If history offers us any guide, and I strongly believe it does, then all the promises of the Kyoto crowd simply will not materialize. We don’t need to dismantle the one-sided quantitative science of global warming – disproportionately blown up by computer models – we just need to look at the history of previous energy transmission. That’s what Vaclav Smil did, author of Energy at the Crossroads. Natural gas was supposed to have us driving fuel cell cars by now.
Unfortunately this forecast like so many other projections from bureaucrats were terribly flawed. The transformation of the energy supply of modern industrial societies takes much longer than the green guru wants to make us believe. Al Gore should take notice:
- It took oil about 50 years since the beginning of its commercial production to capture 10 percent of the global primary energy market, and then almost exactly 30 years to go to reach 25 percent.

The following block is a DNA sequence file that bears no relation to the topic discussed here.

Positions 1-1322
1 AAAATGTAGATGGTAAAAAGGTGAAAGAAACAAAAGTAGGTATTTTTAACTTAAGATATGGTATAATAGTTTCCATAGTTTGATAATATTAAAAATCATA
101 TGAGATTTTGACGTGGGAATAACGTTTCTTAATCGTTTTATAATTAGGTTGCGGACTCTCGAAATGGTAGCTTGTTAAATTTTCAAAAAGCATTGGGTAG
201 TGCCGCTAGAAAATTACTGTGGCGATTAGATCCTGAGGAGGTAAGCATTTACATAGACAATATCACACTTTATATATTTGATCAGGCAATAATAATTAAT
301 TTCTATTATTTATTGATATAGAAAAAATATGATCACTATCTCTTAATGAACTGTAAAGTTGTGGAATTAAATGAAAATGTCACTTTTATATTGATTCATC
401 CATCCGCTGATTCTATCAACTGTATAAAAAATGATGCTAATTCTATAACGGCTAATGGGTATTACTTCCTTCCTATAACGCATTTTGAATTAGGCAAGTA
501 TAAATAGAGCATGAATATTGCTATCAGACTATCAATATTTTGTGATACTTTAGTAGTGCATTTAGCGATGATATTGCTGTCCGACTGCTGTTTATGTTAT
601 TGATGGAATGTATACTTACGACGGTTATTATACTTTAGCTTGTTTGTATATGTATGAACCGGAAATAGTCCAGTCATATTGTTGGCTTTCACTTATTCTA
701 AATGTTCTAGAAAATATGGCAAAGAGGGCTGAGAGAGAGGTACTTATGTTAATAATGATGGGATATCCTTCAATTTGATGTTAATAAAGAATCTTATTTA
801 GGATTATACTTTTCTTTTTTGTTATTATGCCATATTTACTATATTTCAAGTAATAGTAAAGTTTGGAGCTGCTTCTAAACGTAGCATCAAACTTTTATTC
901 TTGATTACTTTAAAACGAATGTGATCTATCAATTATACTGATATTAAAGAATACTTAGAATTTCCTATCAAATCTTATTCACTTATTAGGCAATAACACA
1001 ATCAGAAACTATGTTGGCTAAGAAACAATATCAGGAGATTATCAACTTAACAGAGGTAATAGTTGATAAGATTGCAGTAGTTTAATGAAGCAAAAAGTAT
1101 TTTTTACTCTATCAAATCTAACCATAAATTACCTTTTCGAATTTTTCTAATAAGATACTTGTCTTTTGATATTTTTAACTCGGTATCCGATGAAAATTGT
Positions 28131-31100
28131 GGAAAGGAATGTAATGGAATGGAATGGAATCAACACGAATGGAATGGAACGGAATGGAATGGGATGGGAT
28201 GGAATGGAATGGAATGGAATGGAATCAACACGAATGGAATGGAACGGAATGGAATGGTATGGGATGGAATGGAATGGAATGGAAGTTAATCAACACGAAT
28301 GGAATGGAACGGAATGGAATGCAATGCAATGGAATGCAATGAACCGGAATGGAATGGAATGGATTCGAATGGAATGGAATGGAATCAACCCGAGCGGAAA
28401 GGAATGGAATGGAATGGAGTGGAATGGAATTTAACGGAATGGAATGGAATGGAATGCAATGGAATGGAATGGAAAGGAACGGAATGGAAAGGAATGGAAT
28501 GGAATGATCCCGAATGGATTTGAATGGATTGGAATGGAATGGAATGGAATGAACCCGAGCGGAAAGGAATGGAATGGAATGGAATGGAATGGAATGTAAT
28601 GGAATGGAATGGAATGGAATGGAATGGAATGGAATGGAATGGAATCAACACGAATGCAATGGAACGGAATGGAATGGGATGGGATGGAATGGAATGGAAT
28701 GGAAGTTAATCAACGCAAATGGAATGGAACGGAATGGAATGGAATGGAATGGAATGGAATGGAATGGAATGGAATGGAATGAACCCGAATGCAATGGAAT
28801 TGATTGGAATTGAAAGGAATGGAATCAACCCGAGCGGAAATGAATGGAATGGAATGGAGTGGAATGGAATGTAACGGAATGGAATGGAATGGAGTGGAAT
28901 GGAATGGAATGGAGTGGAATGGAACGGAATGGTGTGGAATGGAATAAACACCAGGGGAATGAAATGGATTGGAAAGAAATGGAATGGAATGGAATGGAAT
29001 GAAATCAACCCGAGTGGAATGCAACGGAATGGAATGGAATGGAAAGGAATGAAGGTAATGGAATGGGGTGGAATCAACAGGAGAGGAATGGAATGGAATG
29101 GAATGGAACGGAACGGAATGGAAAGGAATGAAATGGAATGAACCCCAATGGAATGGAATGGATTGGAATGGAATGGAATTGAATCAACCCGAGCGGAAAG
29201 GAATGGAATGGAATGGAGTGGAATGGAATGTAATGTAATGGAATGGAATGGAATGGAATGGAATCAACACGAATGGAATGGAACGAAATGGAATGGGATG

- Analogical spans for natural gas are almost identical: approximately 50 years and 40 years.
- Regarding electricity, hydrogeneration began in 1882, the same year as Edison's coal-fired generation, and just before World War I, water power produced about 50 percent of the world's electricity.
- Nuclear fission reached 10 percent of global electricity generation 27 years after the commissioning of the first nuclear power plant in 1956, and its share is now roughly the same as that of hydropower.
- But coal has reigned supreme since the late 1890s; in 2008, it supplied twice as much energy as it did in 1973.